Visages of the Homo erectus people differed considerably, even within one community, as findings from the Spanish site Atapuerca suggest. Some of them resembled more the ancient Homo erectus people, some looked more like later Neanderthals and some had some features of modern people. Homo erectus had thick brow ridges, a big flat nose and massive jaws. The brain was quite large, it grew steadily during the evolution and the late Homo erectus people had brains almost of the same size as contemporary people. Also mouths of the people looked very modern. The depicted man – a proud animal hunter and stone tools maker has a plait. His appearance was very important for him, (as for the other mammals) and he devoted at least one hour a day to his looks. The universal overcoat he wore protected him against the wind and cold. There are practically no remains of any ethnographic material from these times, because probably almost everything was made of light perishable substances.


In fact, it is very difficult to create real reconstructions of the people of the Middle and Lower Palaeolithic, because we often carry a burden of once accepted ideas. Details often tell us more about the ancient people than hastily made expensive movies or dioramas.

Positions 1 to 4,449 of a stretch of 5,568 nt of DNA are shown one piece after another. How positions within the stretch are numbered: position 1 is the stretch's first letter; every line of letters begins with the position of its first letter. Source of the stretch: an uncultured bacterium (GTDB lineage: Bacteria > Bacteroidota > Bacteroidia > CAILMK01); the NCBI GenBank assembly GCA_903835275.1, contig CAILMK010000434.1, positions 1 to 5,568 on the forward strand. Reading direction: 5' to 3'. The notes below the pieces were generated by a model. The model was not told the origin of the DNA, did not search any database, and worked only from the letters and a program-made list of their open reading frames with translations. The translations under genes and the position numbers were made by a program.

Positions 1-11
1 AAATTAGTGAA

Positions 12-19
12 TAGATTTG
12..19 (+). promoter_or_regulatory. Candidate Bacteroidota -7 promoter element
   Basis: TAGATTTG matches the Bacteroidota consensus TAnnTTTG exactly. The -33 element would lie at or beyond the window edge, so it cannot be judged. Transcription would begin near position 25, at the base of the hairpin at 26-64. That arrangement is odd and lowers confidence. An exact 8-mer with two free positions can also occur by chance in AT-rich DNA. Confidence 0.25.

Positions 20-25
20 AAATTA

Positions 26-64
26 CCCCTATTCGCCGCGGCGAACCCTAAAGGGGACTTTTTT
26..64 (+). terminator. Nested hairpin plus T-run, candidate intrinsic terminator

Working with a microlith

Incredibly small microlithic tools, thin as a nail, with retouches on the edges, which were unearthed in Bilzingsleben. tell us a lot about real abilities and motor activity of the people of those times. We even do not know now what these tiny tools served for.


Back to Moravia

This is some 650,000 year-old bone found in a settlement of ancient people in Stránská skála, Brno, Moravia. 7 radial notches (7 lines in the lower part of the bone on the top of the picture) drew attention of specialists because they resemble other notches from the Bilzingsleben site. The medium part of the picture shows that the notches could be a visual association with the natural structure of the cross-section of the bone. Here we could see a geometrized work made by a European Homo erectus, which apparently differs from chaotic work of the great apes. Nevertheless, it must be noted that natural origin of the notches also remains a possibility.


The geometrized parallel notches in bones from the Lower Palaeolithic site Bilzingsleben.


 We could see the abilities of the Homo erectus people to design weapons - spears, spear-throwers and arrows. We could see their long-term patience, good abilities to estimate time and properties of objects, which could be documented by the hearths. We could also see their fine motor activity and geometrized work. I hope it will help us to overcome the hundreds of thousands of years and tan encounter with them will become an experience of something distant and close to us at the same time.


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Illustrations © Libor Balák

© Antropark 2005